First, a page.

Avril still does angst: “I just wanna scream and lose control . . . Forget about everything and run away.” – but with acoustic guitars that sound reminiscent of a laid-back Sugar Ray. Expletive watch: bitch manages to beat the censor.
4. The Best Damn Thing
More overdone out-of-tune multi-tracking on Avril’s voice on the album’s title track. But this sounds a lot like with Girlfriend, with a cheerleader-style break-out in the middle. These tracks sound like they’re part of some kind of modern-day Grease musical. This is designed for the stadium gigs: “Let me hear you say ‘hey, hey, hey . . . hey, hey, ho’.”
5. When You’re Gone
Time for the slow, tearjerker, with strings and atmospheric piano. Well executed, but too soppily generic to be taken seriously: “When you’re gone, the pieces of my heart are missing you.” I’m guessing this is a future single from the way it is flagged up on the album cover. I expect this is a grower.
6. Everything Back But You
She’s trying really hard to nail that shouty, whiny punk style in a kind of girlie Bille-Jo Green Day way. Feels like I’ve heard this before. Not particularly great, but the lyrics are funny: “I wish you were her. You left out the ‘e’. You left without me.”
I’m guessing on tour this song will be the cue for the fans to take a toilet break. Skip this; mid-tempo and middle of the road, with a totally disjointed structure and not an ounce of originality.
Beautiful piano opening. This is one of Avril’s “with feeling” songs. Once again, the lyrics are unoriginal, but, paradoxically, that’s the way they should be in this song. Wave your lighter in the air. “This innocence is brilliant. It makes you wanna cry.”
9. I Don’t Have To Try
Oh dear. I thought Avril learned on record one: DON’T EVER TRY ANYTHING RESEMBLING A RAP. But after the ridiculous start this a proper pogoing pop tune that will get the audience on their feet after a slowy like Innocence. Husband watch: the guitars on this track are more than a little reminiscent of Sum 41.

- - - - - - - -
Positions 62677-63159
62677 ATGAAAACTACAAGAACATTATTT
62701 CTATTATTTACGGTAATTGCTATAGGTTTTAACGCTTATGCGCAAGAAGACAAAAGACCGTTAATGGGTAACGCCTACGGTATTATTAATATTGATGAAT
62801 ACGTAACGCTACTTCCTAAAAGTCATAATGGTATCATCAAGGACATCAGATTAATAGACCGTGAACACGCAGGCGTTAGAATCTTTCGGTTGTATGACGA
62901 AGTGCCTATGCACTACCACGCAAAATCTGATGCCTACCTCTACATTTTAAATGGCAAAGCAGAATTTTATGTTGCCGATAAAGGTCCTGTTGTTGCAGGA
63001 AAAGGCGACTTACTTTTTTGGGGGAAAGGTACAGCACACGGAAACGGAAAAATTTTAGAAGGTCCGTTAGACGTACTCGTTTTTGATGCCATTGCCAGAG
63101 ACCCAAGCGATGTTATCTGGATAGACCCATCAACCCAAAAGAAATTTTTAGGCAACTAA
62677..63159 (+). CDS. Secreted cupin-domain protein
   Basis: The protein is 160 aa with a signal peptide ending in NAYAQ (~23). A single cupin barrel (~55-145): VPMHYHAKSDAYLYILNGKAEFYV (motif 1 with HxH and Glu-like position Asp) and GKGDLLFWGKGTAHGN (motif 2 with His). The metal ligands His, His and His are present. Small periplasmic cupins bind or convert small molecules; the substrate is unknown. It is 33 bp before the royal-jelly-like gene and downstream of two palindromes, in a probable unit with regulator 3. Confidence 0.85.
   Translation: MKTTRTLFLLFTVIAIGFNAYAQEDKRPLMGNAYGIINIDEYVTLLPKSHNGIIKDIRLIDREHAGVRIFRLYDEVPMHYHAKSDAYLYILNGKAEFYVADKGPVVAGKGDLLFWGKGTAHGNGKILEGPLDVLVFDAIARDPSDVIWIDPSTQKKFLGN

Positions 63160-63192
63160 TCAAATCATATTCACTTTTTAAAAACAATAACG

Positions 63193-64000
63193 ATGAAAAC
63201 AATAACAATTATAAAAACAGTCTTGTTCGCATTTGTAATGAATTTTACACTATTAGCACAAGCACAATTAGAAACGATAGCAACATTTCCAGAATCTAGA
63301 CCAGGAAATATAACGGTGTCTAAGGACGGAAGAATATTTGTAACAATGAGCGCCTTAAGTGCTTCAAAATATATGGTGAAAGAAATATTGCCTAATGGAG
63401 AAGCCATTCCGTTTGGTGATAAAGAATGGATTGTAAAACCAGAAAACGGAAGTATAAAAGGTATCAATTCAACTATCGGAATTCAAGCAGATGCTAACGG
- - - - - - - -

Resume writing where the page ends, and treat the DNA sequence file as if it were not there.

10. One Of Those Girls
I hope this isn’t autobiographical, this song about girls taking boys for a ride, this song about a girl with “blond hair and blue eyes” who is “one of those girls, nothing but trouble.” Album fodder.
This a loved-up Avril at her least interesting, but the track is lightened up by a rather contagious guitar riff.
12. Keep Holding On
The album ender and, inevitably, a future concert ender. It’s as if this album has been written for stadium-rocking performances. You can almost hear 60,000 singing this back to Avril with their glow sticks waving and their heads rocking to the power chords and driving bass line before the lights bath the audience over a middle eight and gospel-style outro with accompanying “oohs” and “ahhs”. The ending is scarily abrupt as it sounds as if the wall of noise has been swallowed up and prematurely ended. I half expect the CD player to spit out the disc – but it’s worth one more play at least.
Girlfriend – in many different languages!